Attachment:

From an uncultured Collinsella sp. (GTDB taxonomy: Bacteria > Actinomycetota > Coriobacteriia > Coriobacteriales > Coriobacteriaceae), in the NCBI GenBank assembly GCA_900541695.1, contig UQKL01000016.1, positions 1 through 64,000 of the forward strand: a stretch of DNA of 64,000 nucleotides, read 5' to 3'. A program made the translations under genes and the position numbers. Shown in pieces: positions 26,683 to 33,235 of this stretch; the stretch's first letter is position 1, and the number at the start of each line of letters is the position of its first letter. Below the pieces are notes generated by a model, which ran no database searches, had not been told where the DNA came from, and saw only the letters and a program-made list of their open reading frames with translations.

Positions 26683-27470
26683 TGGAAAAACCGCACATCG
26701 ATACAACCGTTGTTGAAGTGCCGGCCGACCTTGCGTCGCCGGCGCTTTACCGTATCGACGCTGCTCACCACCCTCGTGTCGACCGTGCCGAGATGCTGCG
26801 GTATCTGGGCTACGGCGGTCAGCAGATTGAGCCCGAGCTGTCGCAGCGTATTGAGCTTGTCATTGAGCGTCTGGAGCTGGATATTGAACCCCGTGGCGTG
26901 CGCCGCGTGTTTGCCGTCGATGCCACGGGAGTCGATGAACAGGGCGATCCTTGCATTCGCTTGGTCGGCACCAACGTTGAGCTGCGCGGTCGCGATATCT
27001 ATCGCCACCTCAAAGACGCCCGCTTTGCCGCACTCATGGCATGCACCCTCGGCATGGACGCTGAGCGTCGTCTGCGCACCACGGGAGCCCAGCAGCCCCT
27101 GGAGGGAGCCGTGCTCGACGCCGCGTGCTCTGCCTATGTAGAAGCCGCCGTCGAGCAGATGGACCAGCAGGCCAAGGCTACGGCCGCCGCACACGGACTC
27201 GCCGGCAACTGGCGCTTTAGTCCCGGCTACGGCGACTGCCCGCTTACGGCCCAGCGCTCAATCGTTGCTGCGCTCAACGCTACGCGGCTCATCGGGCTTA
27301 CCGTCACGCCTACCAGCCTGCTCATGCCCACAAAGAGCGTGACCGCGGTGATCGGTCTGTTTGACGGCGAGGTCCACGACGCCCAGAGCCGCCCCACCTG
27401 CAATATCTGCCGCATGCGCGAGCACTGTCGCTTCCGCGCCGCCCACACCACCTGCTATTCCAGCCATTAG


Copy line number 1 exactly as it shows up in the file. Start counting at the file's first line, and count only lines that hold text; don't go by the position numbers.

From an uncultured Collinsella sp. (GTDB taxonomy: Bacteria > Actinomycetota > Coriobacteriia > Coriobacteriales > Coriobacteriaceae), in the NCBI GenBank assembly GCA_900541695.1, contig UQKL01000016.1, positions 1 through 64,000 of the forward strand: a stretch of DNA of 64,000 nucleotides, read 5' to 3'. A program made the translations under genes and the position numbers. Shown in pieces: positions 26,683 to 33,235 of this stretch; the stretch's first letter is position 1, and the number at the start of each line of letters is the position of its first letter. Below the pieces are notes generated by a model, which ran no database searches, had not been told where the DNA came from, and saw only the letters and a program-made list of their open reading frames with translations.